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Photo by Dan Cohoon | amplitude-photography.blogspot.com

Not to be overshadowed by his gig in Philly noisemakers Purling Hiss, singer-guitarist Keil Everett and his band Tin Horses released their second LP, A Life Of Trouble, earlier this month as a free download on their Bandcamp page. Everett started the group as an outlet for his own songwriting style – a mixture of twangy Americana and long, gritty guitar freakouts reminiscent of Neil Young’s work with Crazy Horse (if they were into late-80s’ indie rock like Dinosaur Jr). Despite being busy with the release of Purling Hiss’ new album Water On Mars release last week, Everett took some time out of his hectic schedule to swap emails with The Key about the origin of Tin Horses’, playing guitar versus playing bass, creative influences and more.

The Key: Who is Tin Horses? How did you all meet and start playing music together?

Kiel Everett: Currently, Tin Horses is Kiel Everett, Mike Sobel and Patrick Hickey. I met both these guys working at a job years ago and played music with them individually at random points. When the idea for a band came up, they were the guys that I wanted to play with.

TK: Band names can be difficult to come up with. Was that true for you guys? Where did the name Tin Horses come from?

KE: Before Tin Horses I was doing more of a solo acoustic sound, I had the name Ol’ Balthazar. When we started playing and writing together, it naturally became more of a rock band, so Ol’ Balthazar had to go. Before practice one day I was looking through a notebook and saw that I wrote down the words Tin Horses long before and decided that’s gonna be the name of this band. I don’t like to think too hard about things.

TK: Kiel, I know you’ve been pretty busy lately as the bassist in Purling Hiss. How do you manage doing both bands?

KE: I’m always thinking about Tin Horses, that’s my band and my creative outlet. I was doing Tin Horses long before I started playing with Purling Hiss. Even when The Hiss is on the road I’m writing the new batch of Tin Horses songs. That’s how I wrote A Life of Trouble, on tour.

TK: What have you been playing longer, guitar or bass?
KE: I’m a guitar player, started when I was 16. I never really played bass, never in a band, not until Purling Hiss. Bass is a real tough instrument especially if you want to be good. I still don’t consider myself a bass player.

TK: How does your approach to the song writing process differ between bands/instruments?

KE: Well, in Tin Horses, I write the songs (lyrics, guitar). Pat and Mike write their parts to the music. In Purling Hiss, Mike Polizze writes everything, I just play it.

TK: There is a interesting balance on both Tin Horses between acoustic based songs and longer electric guitar jams. Were the longer songs like “Hitch-Hiker in the Wind”, “Dead Horse,” and “A Life of Trouble” written that way or is there a lot of jamming/improvising on the extended instrumental parts?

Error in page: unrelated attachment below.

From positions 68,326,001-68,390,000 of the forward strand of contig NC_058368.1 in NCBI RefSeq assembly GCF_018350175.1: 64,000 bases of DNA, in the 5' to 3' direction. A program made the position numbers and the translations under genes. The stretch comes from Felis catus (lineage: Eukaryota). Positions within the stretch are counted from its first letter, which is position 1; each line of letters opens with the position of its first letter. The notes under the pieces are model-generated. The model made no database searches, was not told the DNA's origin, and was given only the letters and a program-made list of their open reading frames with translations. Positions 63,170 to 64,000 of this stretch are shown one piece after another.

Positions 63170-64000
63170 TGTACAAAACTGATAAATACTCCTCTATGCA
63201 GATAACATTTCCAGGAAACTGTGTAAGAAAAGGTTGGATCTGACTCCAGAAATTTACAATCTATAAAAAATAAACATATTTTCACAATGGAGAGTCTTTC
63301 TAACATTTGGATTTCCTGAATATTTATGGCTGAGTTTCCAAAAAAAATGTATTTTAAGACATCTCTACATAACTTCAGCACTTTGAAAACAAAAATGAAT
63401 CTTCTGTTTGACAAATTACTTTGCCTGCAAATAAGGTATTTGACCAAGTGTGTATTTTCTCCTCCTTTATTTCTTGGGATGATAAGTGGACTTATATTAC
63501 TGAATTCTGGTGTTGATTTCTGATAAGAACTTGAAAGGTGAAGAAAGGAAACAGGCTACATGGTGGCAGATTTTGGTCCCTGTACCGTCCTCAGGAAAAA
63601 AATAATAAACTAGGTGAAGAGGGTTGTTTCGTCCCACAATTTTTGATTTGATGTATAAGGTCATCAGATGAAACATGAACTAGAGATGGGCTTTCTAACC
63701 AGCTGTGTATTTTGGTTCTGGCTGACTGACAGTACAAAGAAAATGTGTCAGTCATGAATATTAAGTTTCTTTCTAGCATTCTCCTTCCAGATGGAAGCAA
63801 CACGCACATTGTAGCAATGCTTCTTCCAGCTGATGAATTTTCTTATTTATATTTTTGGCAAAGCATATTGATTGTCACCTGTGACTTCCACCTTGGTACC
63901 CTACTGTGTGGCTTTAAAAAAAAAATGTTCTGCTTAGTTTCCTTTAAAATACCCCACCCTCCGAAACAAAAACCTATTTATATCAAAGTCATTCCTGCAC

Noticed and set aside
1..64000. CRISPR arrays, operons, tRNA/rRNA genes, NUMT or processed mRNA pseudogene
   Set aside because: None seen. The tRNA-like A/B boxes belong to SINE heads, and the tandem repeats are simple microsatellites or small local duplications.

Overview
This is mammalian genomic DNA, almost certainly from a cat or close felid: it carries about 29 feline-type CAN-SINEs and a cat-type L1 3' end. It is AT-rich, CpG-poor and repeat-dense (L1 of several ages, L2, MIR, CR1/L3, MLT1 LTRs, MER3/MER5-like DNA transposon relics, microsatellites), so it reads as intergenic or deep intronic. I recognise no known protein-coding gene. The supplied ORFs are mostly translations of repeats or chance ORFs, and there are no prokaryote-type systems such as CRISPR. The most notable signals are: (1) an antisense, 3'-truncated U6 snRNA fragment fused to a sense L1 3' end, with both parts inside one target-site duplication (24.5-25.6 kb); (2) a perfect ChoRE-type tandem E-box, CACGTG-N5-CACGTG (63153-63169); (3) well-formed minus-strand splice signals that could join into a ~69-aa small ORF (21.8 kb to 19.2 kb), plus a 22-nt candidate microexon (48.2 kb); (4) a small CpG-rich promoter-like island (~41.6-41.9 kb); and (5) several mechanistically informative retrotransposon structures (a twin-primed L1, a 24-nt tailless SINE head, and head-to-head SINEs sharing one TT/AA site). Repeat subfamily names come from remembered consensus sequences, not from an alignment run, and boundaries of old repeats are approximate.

KE: When I write songs it all starts on an acoustic guitar, I’ve written all of my songs on this one guitar. I definitely have a hard time with time. When we record and a song turns out to be 7 or 8 minutes long I’m always thinking “holy shit, I didn’t realize this song was so long.” Maybe I need to be a little better at editing but I really like playing loud electric songs with my band.

TK: I can’t help but think of Neil Young and Crazy and Dinosaur Jr. when listening to both American Radiance and your latest album, A Life of Trouble. What is your favorite album by those artists?

KE: We have gotten both those comparisons a lot, I think Polizze was the first to make it. I have to say I love both those bands and I always have, I just don’t really hear it but I will take the compliment anytime, I think it’s a kind one. As for favorite albums: Neil Young and Crazy Horse, I love it all but I’ll pick Rust Never Sleeps. Dinosaur Jr.: Where You Been.

TK: What were some of your other influences for A Life of Trouble…musical and otherwise?

KE: When It comes to this album I think my influences come a lot from bands like Wilco and Tom Petty and The Heartbreakers. It always depends on what I’m listening to the most at the time. Lyrically, I would say my influences are Beck, Elliott Smith and Townes Van Zandt. Also I get really inspired by reading so that helps to. These last few Purling Hiss tours I read a lot of Henry Miller and John Fante.

TK: Are there any plans to perform live for the new album?

KE: Right now we are looking for a new drummer. After we recorded the new album our drummer Stephen decided he didn’t want to play drums anymore.

TK: Kiel, how does the live performance differ for you being out in front of the stage on vocals/guitar then your role in Purling Hiss’ live show?

KE: When it comes to playing live in Purling Hiss, there is no stress for me, I just go out and play. It’s great. When I am singing and playing guitar it’s my favorite thing in the world, it just feels natural.

TK: What is your favorite venue to play in the city?

KE: I’ve gotten the chance to play a lot of venues in the past two years but I’m always excited to play Johnny Brenda’s. The people there are the best, they really know how to run a venue.

TK:  What do you guys do when you aren’t playing music?

KE: I don’t really know how to answer this question, I pretty much stare at the wall until it’s time to play more music…. also i like to read.

TK: Are there any future plans for Tin Horses? Live shows, tours, videos, another record?

KE: Until we get a permanent drummer there is no plans for any shows. I have about 7 acoustic songs we are about to start recording, so hopefully that will be done in the next few months.

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